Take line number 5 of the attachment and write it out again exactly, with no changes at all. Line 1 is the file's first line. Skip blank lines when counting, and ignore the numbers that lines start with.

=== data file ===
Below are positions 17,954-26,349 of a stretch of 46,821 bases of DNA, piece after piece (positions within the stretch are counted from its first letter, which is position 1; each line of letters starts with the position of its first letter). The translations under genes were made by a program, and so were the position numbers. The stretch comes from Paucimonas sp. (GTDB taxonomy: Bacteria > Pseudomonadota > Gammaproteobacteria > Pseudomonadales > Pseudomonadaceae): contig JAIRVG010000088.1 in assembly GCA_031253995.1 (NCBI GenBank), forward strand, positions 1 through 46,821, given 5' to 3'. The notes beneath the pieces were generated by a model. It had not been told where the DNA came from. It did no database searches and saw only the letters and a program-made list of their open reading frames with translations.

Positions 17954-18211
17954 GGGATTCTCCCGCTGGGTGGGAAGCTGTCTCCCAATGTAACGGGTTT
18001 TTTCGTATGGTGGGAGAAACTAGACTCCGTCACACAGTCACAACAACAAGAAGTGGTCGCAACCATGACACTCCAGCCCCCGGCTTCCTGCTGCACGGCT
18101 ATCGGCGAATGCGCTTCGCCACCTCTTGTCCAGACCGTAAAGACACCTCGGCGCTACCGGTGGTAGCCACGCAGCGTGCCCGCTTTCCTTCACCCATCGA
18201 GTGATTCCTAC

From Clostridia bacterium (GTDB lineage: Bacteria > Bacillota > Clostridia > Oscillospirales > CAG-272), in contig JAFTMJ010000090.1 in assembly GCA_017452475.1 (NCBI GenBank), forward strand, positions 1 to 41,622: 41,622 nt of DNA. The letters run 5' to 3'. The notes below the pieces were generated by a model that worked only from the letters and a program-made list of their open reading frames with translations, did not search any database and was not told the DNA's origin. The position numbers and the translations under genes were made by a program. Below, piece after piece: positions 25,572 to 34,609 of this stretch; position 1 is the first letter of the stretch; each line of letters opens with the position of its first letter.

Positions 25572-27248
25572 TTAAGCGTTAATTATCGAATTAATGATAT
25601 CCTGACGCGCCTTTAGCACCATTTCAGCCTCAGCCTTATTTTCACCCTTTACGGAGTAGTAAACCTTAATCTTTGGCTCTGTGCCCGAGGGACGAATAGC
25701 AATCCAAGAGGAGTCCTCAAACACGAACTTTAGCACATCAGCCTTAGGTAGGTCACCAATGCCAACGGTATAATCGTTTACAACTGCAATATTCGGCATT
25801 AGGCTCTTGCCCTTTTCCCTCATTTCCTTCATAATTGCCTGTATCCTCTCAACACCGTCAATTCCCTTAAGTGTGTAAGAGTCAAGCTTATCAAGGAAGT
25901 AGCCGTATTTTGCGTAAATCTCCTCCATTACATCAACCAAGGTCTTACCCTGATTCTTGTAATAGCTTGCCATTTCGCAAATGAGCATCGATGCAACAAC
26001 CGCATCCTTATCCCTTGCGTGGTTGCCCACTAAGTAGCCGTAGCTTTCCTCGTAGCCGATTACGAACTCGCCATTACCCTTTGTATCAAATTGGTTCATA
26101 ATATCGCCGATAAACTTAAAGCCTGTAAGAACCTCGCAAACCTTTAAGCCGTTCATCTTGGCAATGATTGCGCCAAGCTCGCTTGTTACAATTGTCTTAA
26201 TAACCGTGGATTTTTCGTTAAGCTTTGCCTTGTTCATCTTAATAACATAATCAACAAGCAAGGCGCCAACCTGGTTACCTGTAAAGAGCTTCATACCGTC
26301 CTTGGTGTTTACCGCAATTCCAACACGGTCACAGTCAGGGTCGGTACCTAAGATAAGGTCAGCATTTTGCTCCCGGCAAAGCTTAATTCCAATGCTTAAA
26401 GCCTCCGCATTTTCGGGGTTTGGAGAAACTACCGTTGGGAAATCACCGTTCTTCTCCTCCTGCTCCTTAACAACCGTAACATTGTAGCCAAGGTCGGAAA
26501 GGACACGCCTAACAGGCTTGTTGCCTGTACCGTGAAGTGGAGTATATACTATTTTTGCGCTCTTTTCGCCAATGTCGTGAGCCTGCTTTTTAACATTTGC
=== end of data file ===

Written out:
18101 ATCGGCGAATGCGCTTCGCCACCTCTTGTCCAGACCGTAAAGACACCTCGGCGCTACCGGTGGTAGCCACGCAGCGTGCCCGCTTTCCTTCACCCATCGA